My dad was right. Jesus exemplified all five love languages, which means we are to do the same. It also means that while these five love languages are typically discussed within the context of romance, we should also love our neighbors and our enemies according to the breadth of these five, just as Christ did. For Christians who are single, dating or married, that is a wonderful challenge for us all!


  • Blake says:

    I feel like physical touch might have been one of my own original primary love languages before I got into Josh Harris early in high school and set Puritan-like boundaries. Late in college I read some PostSecrets that got me to realize how much I missed touching people and being touched since I would sometimes go months without intentional human contact. I started being more intentional about hugging close friends regularly and found I enjoyed it besides needing it. I’m still really careful, but I can’t help but wonder if I’ve forgotten my primary love language or if I’m misdiagnosing myself. How might I come to discern the difference?

  • Joanna says:

    I think you are very right that the five love languages is very applicable to non-romantic relationships. It has been incredibly helpful in understanding my friends. Physical touch ranks very low for me (I tend towards quality time) whereas for some of my friends physical touch is very much their thing. I’ve had to learn that for them being huggy is not a quirk but a meaningful expression of love. I’ve also had to learn that just hanging out is probably a lower priority for friends who don’t rank highly for quality time.

  • Katie says:

    Over the years I’ve tended to have a very negative reaction to the concept of “love languages” precisely because whenever they come up the immediate follow-on is “well MY love language is…” The focus is on me and how you can meet my perceived needs. An article I read by Ed Welch a long time ago convinced me that the focus on what I need from you isn’t usually terribly helpful and is nowhere found in Scripture. David Powlison, while acknowledging the value of the Five Love Languages, said simlar things in his critique. Both also point out that while love is valuable, feeling loved won’t solve our problems.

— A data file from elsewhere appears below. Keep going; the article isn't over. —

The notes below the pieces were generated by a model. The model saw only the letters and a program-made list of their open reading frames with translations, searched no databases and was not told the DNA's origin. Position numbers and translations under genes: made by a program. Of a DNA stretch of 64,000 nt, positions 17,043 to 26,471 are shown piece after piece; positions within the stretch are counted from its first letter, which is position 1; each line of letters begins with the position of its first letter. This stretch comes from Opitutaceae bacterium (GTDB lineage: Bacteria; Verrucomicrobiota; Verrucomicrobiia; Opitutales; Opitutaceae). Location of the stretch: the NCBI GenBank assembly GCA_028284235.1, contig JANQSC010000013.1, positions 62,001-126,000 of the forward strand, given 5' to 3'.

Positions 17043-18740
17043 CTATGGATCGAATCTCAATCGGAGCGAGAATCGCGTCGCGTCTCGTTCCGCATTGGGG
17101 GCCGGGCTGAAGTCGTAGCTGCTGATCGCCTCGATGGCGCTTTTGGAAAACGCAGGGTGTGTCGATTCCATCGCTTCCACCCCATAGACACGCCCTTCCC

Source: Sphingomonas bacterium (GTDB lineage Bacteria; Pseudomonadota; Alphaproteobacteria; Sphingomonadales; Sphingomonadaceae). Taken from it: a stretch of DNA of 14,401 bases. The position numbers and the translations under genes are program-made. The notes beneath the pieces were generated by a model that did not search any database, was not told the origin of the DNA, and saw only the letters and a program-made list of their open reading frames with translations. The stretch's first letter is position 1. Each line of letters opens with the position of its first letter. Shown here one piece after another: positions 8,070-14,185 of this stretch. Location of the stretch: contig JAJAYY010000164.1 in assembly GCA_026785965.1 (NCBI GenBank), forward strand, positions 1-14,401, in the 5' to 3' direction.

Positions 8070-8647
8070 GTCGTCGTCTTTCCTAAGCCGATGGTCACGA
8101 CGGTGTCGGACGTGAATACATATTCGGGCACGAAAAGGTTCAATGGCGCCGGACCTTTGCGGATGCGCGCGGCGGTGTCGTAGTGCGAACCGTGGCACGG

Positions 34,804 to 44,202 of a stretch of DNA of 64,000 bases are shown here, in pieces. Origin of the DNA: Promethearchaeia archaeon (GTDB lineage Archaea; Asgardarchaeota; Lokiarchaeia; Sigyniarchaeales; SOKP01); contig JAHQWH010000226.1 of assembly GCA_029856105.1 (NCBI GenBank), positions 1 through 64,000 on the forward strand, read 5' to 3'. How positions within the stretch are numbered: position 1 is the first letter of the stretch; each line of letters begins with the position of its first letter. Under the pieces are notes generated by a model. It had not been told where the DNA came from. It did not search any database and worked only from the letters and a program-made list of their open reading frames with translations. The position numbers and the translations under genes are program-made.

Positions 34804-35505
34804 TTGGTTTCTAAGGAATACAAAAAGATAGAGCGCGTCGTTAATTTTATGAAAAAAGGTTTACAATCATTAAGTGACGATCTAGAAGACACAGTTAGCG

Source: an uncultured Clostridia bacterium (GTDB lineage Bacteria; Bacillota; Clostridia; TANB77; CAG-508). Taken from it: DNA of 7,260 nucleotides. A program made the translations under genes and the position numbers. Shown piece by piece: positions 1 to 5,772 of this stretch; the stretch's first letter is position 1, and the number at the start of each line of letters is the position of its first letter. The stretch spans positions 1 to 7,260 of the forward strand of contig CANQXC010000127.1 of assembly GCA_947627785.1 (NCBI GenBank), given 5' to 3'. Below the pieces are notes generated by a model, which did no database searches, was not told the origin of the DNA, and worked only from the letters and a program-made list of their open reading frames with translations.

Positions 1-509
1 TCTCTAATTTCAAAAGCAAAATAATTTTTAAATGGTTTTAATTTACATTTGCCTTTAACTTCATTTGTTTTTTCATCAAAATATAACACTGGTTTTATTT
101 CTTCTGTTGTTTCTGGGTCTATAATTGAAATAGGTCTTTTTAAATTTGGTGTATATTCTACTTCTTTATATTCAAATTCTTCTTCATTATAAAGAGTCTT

When a discussion about love languages is a small part of how couples, families, and friends can love one another with a focus on serving the other person I have no problem with it. If we walk away from this blog post and it makes us think “hm….that dear friend of mine/my mother/my roommate, how do I think she’d most like to be served, even when it’s tough for me to do so?” then I think it’s great. It’s especially great when you don’t want to do that act of service or say that kind word and you sacrifice to do it.

    When, as I have all too often seen, love languages become an excuse for selfishly griping “So-and-so knows that I really appreciate gifts, but he got my nothing for my birthday! He really doesn’t think to love me in the way I need!” I really start to bristle.

  • EMSoliDeoGloria says:

    Love languages have been a helpful concept for me, as a single, when my husband and I were getting to know each other and now. Physical touch is a biggy for me (and I do tend to touch and hug others quite a bit), as is quality time and words of affirmation. For DH, the elements are similar – words of affirmation, physical touch and quality time. Gifts don’t matter much at all to me – they matter a whole lot to his family though. Interesting dynamics and helpful to understand, like Katie said, so we can seek to serve, rather than demand to be served, though.